So what is holding universities back from taking the leap to a paperless environment for processing applications? Changes cost money and require a great deal of planning and resource before they can be implemented. Some of the main issues institutions might face during the transfer from a paper-based to an online applications process are cultural, such as convincing academic staff that technology is the way to go.
Lecturers might not necessarily be aware of the efficiency benefits afforded by an online application process. If paper forms were replaced by logins, they could find that staff have more time to focus on other tasks and courses are filled in half the time. But for every university that has been slow to respond to students’ new and insatiable thirst for mobile devices, social media and the web; there are others that have harnessed powerful management information systems that offer huge advantages in terms of cost savings and efficiencies.
Goldsmiths, University of London has already travelled some distance from the ‘paper trail’ days. No longer do students apply for their courses through UCAS online, only for the university to rely on paper copies of the applications for their own admissions processes.
Today, Goldsmiths manages all of its student applications online and the benefits they report are numerous and varied. Representatives of the university told me that they initiated a significant cultural shift when they took their applications process online. Among the challenges they faced was the undertaking of extensive technical testing ahead of the ‘go live’ date, making changes and enhancements once the system was operational in the live environment to align with their processes and implementing an integrated online system to gather confidential references for candidates from third parties.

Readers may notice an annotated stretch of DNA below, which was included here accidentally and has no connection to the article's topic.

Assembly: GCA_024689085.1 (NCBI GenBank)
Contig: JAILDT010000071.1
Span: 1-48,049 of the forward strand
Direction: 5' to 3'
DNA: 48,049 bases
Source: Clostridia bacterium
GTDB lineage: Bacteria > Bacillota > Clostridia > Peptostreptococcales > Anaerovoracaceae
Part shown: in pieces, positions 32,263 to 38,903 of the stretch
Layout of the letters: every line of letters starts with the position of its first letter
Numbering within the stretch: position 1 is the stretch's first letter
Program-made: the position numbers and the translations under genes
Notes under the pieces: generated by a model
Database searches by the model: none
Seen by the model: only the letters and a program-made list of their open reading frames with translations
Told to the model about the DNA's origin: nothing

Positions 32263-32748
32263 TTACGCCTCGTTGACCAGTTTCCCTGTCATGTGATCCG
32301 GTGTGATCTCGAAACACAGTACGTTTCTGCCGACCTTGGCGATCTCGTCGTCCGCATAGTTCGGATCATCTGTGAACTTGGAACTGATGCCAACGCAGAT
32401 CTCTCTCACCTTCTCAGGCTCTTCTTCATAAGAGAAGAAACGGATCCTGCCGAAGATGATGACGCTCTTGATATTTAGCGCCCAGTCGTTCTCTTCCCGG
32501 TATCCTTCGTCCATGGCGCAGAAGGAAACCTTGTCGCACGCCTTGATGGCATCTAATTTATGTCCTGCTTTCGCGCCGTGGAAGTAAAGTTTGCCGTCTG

However, its online student application system is accelerating decision making, giving full transparency and accuracy of information to lecturers and applicants, and saving time and money on data entry. From the outside looking in, the new process shows that Goldsmiths runs a slick operation. The university has also benefitted from gaining more enriched data from applicants, as all the key information required when applying for a place is now collected from mandatory fields. Crucially, as students can now view the status of their application online at any time, university staff have seen a reduction in the number of telephone enquiries they receive from applicants, thus enhancing the institution’s customer service standards. The college has been able to make decisions on candidates much more quickly – in some cases within 24 hours. A lecturer could even log on from a conference overseas to make their decisions on candidates.
These factors can all help to improve the student experience, which in turn helps to ensure an institution becomes the first choice for students.
Meeting the needs of digital natives
As pressure grows for universities to win candidates, I’m in no doubt that we will soon see a greater take up of a paperless student application process. It is vital that universities use all the tools available to them to enhance the student experience, and this will increasingly include lecturers being able to access their whole MIS via mobile devices.
In the fast moving HE sector, quicker student application turnarounds can save time and money. But they are also key to ensuring universities are better placed to stay one step ahead of the competition.
Mark Harvey is UK Sales Manager for Capita’s further and higher education businesses.